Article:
Sunday, December 27, 2009
I am reading Boys Adrift by Leonard Sax. It is an alternately thought-provoking and scary look at boys in today's society. Dr. Sax finds five factors that are resulting in unmotivated, underachieving boys and men. Teaching methods are one area Dr. Sax says (and he is research supported) is tilted in favor of most girls. He cites the facts that most boys need to move, need a connection with the outdoors, and need outside the classroom learning (that knowing as in "knowledge", and knowing as in "experiencing" are equally important). Typical classrooms do not address these needs. Sax also states that the newer, more rigorous Kindergarten curriculums favor girls because at the age of five the language area of the brain that governs reading and writing is 1 1/2 years ahead developmentally in girls. The boys "catch up" around age 14. Montessori education does a good job of mitigating these issues. We allow movement, choice, outdoor time and outdoor experiential education. My own school has an outdoor garden available to children all day (shown in the above photo). We Montessorians treat children as individuals, offering materials at the time (hopefully) when the child is ready to receive the information, as opposed to teaching concepts to a group when outside forces have decided the time is right. We are not without our issues in Montessori. I think sometimes we measure our success too much by how quiet the room is, or by how slowly and carefully the children are moving. However, we do a terrific job of meeting the child wherever he or she is in the individual path of academic and social enlightenment. All educators and parents need to take a look at this book and consider the implications; for society, for all boys, and for our own sons.
No deep and profound thoughts at this time--just a fun video of the children dancing at our pre-break party. This is quite a departure from the normal state of the environment. We laid a few mutually agreed-upon ground rules and had a great morning playing games, dancing to music and eating cookies! Oh, we also came to school in our pajamas. Enjoy.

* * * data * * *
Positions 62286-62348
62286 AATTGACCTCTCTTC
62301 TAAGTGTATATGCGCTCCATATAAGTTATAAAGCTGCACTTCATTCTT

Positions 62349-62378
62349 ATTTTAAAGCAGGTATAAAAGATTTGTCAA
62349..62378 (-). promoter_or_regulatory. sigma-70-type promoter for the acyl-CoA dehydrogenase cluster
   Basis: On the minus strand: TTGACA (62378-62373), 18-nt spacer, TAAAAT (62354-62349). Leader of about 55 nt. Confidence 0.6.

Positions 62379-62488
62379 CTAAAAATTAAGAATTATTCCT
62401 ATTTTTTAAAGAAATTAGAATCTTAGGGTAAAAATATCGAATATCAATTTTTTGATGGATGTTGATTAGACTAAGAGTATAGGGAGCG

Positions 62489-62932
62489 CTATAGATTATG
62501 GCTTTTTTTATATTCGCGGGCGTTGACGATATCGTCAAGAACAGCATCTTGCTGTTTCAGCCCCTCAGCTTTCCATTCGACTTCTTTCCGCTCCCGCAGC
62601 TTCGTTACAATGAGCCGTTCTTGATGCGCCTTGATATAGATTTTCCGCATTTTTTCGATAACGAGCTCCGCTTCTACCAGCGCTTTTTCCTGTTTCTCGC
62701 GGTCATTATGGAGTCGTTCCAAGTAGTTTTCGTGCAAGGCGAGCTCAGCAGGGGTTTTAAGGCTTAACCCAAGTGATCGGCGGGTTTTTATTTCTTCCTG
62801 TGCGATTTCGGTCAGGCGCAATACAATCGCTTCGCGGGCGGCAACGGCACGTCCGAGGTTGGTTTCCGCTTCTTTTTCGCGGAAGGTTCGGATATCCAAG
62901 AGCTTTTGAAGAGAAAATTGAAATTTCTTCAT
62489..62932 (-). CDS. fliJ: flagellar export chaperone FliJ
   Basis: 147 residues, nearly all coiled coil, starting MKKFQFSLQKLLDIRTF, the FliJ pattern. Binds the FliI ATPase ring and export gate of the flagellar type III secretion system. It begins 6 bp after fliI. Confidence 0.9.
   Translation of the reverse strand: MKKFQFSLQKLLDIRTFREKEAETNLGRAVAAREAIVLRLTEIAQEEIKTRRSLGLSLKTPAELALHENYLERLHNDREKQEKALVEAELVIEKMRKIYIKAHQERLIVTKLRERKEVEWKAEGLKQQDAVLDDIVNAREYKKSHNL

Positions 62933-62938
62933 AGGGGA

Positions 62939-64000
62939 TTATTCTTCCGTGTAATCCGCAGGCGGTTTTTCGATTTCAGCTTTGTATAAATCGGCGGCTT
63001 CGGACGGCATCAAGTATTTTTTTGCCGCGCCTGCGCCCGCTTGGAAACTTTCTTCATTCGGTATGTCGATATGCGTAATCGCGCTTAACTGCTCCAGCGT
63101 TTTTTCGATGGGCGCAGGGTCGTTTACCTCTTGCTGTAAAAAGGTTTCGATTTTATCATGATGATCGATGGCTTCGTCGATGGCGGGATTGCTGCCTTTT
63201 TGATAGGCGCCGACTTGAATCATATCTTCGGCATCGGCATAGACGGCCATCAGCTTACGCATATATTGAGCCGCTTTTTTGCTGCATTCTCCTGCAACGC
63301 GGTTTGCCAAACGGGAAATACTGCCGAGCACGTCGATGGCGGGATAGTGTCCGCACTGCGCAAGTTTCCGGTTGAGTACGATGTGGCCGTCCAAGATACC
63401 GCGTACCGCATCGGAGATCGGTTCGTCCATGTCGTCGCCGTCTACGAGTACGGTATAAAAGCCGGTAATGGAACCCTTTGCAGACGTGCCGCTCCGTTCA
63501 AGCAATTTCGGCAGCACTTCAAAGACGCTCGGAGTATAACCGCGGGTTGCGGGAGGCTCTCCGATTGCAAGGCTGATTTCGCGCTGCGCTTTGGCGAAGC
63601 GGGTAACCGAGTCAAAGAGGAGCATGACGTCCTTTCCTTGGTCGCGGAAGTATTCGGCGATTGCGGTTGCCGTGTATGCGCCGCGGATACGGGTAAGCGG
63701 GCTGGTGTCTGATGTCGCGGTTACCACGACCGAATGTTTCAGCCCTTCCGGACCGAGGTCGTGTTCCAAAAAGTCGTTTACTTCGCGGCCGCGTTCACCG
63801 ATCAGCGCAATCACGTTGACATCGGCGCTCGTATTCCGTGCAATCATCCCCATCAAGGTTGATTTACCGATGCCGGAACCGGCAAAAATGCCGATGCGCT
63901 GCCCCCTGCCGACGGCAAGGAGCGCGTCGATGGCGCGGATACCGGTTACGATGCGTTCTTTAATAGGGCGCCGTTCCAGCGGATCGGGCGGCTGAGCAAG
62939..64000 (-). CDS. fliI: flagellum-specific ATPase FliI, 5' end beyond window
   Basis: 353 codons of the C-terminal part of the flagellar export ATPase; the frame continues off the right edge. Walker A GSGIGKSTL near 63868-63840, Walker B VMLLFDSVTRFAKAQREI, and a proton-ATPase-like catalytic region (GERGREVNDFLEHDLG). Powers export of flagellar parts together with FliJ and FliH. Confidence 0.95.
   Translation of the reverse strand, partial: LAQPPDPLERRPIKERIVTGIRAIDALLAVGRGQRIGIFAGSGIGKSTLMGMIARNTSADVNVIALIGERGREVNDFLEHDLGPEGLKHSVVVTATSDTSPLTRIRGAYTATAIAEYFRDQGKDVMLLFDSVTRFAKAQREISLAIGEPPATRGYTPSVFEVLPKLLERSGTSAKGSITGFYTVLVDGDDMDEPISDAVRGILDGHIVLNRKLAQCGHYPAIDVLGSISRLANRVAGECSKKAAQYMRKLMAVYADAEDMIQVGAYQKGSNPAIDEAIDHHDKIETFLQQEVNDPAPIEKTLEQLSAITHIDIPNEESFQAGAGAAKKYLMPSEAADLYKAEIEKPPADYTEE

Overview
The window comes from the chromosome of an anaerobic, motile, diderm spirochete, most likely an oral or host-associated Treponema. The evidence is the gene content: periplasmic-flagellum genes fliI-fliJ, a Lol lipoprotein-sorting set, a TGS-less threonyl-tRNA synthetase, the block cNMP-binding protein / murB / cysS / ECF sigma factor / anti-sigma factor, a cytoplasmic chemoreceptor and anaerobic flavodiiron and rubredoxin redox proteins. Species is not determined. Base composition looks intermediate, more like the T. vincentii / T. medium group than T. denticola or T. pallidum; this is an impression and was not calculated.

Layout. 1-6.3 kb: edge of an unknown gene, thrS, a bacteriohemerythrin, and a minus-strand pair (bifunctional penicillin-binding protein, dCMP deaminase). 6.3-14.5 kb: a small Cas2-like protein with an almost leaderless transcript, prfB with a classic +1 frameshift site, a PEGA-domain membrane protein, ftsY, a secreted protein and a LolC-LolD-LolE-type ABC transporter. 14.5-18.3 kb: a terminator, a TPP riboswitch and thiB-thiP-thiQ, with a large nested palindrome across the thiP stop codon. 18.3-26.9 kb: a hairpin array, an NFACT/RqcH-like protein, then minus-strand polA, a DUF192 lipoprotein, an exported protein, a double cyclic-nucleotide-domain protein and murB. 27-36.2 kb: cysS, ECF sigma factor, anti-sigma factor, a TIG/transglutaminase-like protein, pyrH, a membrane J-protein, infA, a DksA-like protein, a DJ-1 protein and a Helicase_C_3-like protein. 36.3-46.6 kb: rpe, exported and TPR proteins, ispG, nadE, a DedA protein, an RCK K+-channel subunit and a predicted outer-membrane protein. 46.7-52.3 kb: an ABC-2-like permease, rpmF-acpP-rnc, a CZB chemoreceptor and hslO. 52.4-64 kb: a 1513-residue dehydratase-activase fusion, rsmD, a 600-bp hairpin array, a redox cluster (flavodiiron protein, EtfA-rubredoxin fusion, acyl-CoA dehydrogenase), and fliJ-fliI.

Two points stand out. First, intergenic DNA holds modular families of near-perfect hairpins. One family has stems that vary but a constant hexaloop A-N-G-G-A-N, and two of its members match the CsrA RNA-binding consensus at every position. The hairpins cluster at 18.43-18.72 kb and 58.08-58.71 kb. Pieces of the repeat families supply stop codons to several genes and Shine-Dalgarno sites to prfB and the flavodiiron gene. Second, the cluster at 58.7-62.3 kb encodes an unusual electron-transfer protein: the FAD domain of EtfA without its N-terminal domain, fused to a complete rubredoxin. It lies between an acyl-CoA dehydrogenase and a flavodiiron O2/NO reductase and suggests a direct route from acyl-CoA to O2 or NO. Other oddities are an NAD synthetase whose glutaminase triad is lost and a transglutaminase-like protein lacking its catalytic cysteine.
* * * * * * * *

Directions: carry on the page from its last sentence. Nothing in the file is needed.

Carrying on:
Sunday, December 20, 2009
In these difficult economic times Kindergarten, or the Montessori third year, is facing competition from non-Montessori public kindergartens. My heart just breaks every time we lose a child for his or her last year. The beautiful foundational work the children have been doing is left unfinished without the outlet and materials for the child to flourish and move forward in his work. The children don't get to experience being the oldest, where they feel so competent and responsible because they can teach and help, thus reinforcing their own skills. They go from a child-centric situation to a teacher-centric situation, and lose the opportunity to self-govern. Their natural curiosity and creativity is contained by the need to teach to all, instead of each child progressing at his or her own pace. The give and take of their Montessori community, where they solve issues, negotiate problems, and choose activities is replaced by an environment where decisions are already made, and the natural movement of the children is restrained. The five to six year old is developing into a social learner and in a public kindergarten is negotiating this complex developmental change in an environment where he or she is the youngest, has a new set of friends, and a new teacher, instead of one year later, when it is developmentally appropriate to move on. I believe sometimes parents think we just want their children to stay because of the money. The money is not the point, the well-being of the child is the point. If money was the goal, we could run schools much differently. taking children at any time and for any amount of time, thus sacrificing the integrity of their community ties. We could make less of a commitment to our staff and reduce hours based on numbers of children who are sick or on vacation. There are plenty of ways to make more money. There is no way to regain the lost year of Kindergarten.
Monday, December 14, 2009
Wednesday, December 9, 2009
While enjoying the beauty of a "snow day" I know many of us are contemplating our shopping list. Try this link for some lovely Montessori-inspired gifts for your child: www.forsmallhands.com/store/. Also, try etsy.com for some wonderful hand-made toys. Happy e-shopping!